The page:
The neuroscience behind trust and rapport.

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Mirroring other peoples’ behaviour and mannerisms is a commonly used method for building rapport. Does it work? According to a 1999 study, mirroring is a highly effective solution for increasing trust and improving relationships. The study involved 72 participants. 37 participants mirrored other peoples’ mannerisms while the remaining 35 were used to create the control condition.

Participants engaged in 15-minute sessions. During the session, participants sat with a researcher and described photographs together. The mirroring group mirrored the behaviour of the researcher and the control group engaged in neutral mannerisms. After the sessions, the mirroring group reported a stronger connection with the researcher compared to the control group. Based on the results, researchers believe that mirroring increases ease of interaction and overall likeability.

 

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In the same paper that reported the findings of the study, two other studies were noted. The studies found that people tend to unintentionally mirror other people when working together on a task. Additional research from a team of Italian researchers in the 1990s helped uncover mirror neurons in the brain. Neuroscientist Giacomo Rizzolatti MD found specific neurons in the brains of monkeys that were triggered when they grabbed an object or watched another monkey grab the same object.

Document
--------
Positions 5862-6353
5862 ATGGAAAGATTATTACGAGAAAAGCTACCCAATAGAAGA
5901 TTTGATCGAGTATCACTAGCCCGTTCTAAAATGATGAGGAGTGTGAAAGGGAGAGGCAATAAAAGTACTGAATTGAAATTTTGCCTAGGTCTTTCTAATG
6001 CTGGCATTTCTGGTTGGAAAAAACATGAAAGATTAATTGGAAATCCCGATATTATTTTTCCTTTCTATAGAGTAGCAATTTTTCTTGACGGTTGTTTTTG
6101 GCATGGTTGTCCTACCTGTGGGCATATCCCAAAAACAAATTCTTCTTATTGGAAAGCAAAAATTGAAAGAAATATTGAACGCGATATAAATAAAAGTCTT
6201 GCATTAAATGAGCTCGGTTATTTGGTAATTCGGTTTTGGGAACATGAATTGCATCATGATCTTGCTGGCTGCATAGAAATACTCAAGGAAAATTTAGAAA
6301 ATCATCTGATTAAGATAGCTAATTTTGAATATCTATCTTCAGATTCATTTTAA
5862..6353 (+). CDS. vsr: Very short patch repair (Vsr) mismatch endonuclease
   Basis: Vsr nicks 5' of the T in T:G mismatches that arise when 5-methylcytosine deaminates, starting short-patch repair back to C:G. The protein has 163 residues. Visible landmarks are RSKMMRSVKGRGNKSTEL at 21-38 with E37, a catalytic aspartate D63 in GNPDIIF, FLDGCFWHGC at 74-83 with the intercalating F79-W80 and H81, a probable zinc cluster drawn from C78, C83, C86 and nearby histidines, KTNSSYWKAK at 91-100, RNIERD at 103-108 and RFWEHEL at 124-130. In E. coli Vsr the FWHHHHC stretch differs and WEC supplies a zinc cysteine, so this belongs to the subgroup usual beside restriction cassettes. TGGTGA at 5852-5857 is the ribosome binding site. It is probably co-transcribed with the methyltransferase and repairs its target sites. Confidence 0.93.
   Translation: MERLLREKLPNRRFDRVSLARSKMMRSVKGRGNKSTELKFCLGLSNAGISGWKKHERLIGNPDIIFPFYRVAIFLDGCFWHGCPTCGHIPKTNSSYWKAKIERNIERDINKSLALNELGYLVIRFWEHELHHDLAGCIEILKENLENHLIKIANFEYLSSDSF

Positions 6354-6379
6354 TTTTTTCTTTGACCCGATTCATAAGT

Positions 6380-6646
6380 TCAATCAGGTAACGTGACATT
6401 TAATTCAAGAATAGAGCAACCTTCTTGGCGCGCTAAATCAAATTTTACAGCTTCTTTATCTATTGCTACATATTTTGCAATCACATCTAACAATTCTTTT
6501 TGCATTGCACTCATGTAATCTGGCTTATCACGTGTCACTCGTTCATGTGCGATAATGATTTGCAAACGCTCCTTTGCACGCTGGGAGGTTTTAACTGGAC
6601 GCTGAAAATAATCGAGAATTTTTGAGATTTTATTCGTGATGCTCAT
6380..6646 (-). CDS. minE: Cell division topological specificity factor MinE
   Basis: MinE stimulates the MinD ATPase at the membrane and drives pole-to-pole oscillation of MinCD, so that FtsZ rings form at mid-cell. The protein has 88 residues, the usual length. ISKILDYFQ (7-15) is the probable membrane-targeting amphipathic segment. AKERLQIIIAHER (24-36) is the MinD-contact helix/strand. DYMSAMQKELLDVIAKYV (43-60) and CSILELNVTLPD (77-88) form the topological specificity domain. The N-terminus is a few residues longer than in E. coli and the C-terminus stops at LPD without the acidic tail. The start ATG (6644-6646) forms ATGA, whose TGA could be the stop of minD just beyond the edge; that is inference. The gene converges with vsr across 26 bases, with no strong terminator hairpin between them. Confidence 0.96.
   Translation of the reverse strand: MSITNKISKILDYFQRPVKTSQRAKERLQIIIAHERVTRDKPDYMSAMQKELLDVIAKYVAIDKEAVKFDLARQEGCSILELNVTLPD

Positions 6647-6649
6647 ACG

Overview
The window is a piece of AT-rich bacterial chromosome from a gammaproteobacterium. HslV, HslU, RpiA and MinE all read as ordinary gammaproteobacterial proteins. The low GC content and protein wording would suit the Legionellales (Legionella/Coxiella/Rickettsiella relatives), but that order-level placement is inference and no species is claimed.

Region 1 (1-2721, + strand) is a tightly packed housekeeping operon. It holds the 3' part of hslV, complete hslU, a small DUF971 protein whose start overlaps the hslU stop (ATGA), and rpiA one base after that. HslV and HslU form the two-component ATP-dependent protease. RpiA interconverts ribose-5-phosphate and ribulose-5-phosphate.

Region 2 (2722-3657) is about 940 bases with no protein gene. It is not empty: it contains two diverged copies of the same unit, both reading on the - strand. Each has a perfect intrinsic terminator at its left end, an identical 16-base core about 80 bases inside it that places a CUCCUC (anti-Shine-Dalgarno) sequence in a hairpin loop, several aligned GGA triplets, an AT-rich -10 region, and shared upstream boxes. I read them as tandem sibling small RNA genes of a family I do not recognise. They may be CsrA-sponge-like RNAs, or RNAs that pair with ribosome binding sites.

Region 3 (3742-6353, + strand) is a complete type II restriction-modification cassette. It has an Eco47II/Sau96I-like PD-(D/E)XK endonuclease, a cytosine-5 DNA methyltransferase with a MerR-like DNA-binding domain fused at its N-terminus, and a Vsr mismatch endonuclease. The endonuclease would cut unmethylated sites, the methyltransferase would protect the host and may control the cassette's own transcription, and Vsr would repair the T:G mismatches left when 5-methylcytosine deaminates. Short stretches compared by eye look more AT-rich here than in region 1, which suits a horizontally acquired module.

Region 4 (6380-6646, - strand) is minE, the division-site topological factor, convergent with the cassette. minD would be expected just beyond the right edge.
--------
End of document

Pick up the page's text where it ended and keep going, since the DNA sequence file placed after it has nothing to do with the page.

Over the past decade, psychologists have speculated that mirror neurons explains why some people have more empathy than others.The human mind naturally wants to mirror other peoples’ behaviour. The researchers behind the studies believe that these implications may provide positive outcomes for organisations.

Employing mirroring skills in a workplace setting may help build team cohesion and lead to better relationships between leaders and subordinates. Positive psychology trainers can help employees and leaders within your organisation to develop these skills. Contact Think Learn Succeed today to find out how.

 

About the author of this article:

Eleanor Shakiba is a specialist in positive psychology training. She works with people in high intellect professions – such as academia, education, project management, research and development and engineering. Her skills in interactive training make Eleanor a highly sought-after facilitator. Eleanor is author of the Positive Psychology Toolkit for HR and L&D practitioners.  She also provides master practitioner workshops for trainers and facilitators.